A sequel, “Motown Two,” followed in 2004, and if not as popular as its predecessor, it still went gold. McDonald then completed his obligations to Universal with a 2008 album of soul-rooted covers,

“Soul Speak.”

By that time, McDonald knew he needed to get off of the covers album train.

“I was kind of maybe even hyper aware of the danger of being typecast as trying to think of different kinds of retro records to do, and I didn’t want to fall into that, although I enjoyed very much doing them (the “Motown” albums),” he said. “I grew up on the stuff. But I didn’t want to go too much further with that as an end-all concept to my career.”

One way to nip any typecasting in the bud was to do an album of original material, but years passed without such a project materializing. It wasn’t due to inactivity. McDonald started writing songs again not long after “Soul Speak.” But he wasn’t thinking these songs would make up his next studio album.

Instead McDonald actually started writing (or co-writing) and demoing tracks at a studio he was sharing with producer/drummer Shannon Forrest thinking he would pitch them to other artists to record for their albums.

But without McDonald’s knowledge, Forrest (who is currently the drummer in Toto) starting pulling up McDonald’s tracks, cutting new drum tracks for some of them and having other musicians add guitars, bass and other instrumentation to the original demos. Eventually, Forrest asked McDonald to listen to the revamped tracks.

“He played me the stuff that he had done and said ‘You know, I think there are tracks here that might be a good start for a record,’” McDonald said. “I was encouraged by hearing what he already done with just drums and adding some guitars and stuff…It was kind of enlightening for me to hear the stuff with a fresh ear and so we pursued it from there.”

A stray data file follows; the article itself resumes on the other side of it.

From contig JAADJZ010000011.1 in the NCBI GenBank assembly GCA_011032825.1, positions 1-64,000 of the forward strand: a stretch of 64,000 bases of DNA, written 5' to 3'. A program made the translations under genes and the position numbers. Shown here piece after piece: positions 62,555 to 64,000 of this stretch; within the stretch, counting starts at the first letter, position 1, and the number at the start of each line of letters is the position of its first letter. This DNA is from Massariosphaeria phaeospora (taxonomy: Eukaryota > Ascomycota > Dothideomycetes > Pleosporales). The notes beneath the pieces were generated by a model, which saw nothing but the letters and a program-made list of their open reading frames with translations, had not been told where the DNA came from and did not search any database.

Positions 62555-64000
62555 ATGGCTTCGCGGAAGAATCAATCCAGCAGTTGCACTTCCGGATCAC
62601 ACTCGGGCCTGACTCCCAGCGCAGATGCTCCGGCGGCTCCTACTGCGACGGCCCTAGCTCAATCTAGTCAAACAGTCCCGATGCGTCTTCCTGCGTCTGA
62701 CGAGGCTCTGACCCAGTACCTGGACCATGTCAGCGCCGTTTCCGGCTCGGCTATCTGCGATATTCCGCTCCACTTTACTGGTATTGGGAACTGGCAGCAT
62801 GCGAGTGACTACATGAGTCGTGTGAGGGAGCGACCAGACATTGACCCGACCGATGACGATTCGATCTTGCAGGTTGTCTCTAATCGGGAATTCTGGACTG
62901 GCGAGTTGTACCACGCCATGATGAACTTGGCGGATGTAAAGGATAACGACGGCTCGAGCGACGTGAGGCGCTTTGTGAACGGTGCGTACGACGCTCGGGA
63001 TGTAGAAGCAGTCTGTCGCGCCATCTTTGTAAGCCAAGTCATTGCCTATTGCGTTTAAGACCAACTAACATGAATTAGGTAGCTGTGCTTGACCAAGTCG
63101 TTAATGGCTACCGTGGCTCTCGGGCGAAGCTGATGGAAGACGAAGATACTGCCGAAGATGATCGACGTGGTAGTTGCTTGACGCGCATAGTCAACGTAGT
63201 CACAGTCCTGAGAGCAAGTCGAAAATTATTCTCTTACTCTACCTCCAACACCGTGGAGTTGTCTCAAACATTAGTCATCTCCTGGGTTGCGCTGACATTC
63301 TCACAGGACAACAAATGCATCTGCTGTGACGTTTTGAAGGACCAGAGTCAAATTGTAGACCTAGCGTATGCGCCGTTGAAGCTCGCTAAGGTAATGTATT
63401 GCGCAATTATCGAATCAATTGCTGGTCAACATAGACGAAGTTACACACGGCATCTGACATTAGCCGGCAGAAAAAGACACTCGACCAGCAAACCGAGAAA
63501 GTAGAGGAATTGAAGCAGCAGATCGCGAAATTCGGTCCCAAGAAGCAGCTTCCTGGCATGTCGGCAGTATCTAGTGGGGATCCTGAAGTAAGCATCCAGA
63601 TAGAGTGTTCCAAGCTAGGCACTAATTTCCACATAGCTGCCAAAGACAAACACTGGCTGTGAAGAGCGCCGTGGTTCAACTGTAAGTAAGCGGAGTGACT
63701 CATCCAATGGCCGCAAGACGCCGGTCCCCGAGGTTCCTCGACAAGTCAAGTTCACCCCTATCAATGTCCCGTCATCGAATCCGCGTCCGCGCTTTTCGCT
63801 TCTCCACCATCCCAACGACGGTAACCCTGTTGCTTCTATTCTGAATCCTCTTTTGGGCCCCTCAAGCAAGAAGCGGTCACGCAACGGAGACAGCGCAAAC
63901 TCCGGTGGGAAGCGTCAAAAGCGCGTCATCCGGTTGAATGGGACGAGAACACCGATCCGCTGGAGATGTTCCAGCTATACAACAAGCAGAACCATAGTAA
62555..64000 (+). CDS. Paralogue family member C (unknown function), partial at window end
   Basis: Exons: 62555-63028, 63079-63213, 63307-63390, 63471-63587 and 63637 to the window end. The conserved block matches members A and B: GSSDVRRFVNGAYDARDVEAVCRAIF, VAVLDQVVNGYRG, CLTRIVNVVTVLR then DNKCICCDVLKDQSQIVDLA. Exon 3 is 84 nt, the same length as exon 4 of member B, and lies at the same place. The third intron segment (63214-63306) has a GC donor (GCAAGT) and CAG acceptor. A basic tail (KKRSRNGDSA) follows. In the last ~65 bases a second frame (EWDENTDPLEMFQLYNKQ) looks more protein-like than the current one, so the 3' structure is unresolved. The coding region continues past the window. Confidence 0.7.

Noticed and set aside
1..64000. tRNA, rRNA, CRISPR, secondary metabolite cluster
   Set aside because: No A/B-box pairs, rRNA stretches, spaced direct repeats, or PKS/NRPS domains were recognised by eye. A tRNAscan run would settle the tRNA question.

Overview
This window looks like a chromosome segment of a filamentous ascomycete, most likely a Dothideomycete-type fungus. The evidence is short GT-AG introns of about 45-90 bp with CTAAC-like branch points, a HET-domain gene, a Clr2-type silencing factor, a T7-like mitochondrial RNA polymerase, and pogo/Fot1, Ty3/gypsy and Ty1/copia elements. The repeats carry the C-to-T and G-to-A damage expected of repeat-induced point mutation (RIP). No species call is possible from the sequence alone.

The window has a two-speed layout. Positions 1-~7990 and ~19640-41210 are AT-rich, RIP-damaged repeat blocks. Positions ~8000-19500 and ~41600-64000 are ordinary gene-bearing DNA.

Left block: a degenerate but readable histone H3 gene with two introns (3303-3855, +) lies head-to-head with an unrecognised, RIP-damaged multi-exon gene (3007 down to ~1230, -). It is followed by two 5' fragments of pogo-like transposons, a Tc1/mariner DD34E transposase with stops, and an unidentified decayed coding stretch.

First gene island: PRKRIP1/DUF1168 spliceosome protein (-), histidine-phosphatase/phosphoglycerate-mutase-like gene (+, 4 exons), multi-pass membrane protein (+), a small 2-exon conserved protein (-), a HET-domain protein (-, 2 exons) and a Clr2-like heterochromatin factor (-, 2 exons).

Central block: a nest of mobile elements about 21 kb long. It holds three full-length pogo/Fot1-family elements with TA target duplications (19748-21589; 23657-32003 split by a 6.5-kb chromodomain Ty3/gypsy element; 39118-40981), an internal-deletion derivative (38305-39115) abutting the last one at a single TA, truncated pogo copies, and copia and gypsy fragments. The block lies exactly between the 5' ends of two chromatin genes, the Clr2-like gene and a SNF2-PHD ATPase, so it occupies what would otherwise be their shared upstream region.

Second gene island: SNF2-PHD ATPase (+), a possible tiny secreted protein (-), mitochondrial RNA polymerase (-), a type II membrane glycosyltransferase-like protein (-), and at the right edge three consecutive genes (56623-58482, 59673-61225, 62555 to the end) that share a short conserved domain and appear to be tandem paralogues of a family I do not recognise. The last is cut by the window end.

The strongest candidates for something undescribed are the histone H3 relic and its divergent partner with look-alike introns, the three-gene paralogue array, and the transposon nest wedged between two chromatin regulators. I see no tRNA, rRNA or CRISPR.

So the pair went to work on the remaining songs with some session players, brought in a few guest musicians (including guitarists Warren Haynes and Robben Ford and horn players Marcus Miller and Branford Marsalis) and “Wide Open” was in the can and ready for its release last September.

The dozen songs on “Wide Open” suggest Forrest was right to want to develop McDonald’s demos. The album rates with McDonald’s best work as a solo artist, fitting comfortably in his soul/R&B/pop wheelhouse. There’s an unhurried quality to the album, as simmering and lush tunes like “Strong Enough,” “Hail Mary” and “Honest Emotion” unfold gracefully and set the tone for the album. A few other songs (the funky “Find It,” perky “Hurt Me” and the bluesy “Half Truth”) kick up the tempos and add a little edge to the proceedings, giving “Wide Open” some welcome peaks and valleys. McDonald is in fine form throughout, with his soulful burnished vocals as strong and immediately identifiable as ever.

McDonald started playing songs from his new album last summer and plans to continue featuring selections from “Wide Open” in his shows alongside his hits.

“So far, we’ve had pretty good luck with playing the new stuff live, so I think we’re going to kind of pursue that…There’s a certain thing about playing new stuff live, those little changes that happen and where you put them in the show kind of changes,” McDonald said. “So we’re going to try to play the stuff for the audiences and hopefully it will be something that’s intriguing for the audience, seeing that we haven’t had much new stuff for a long time.”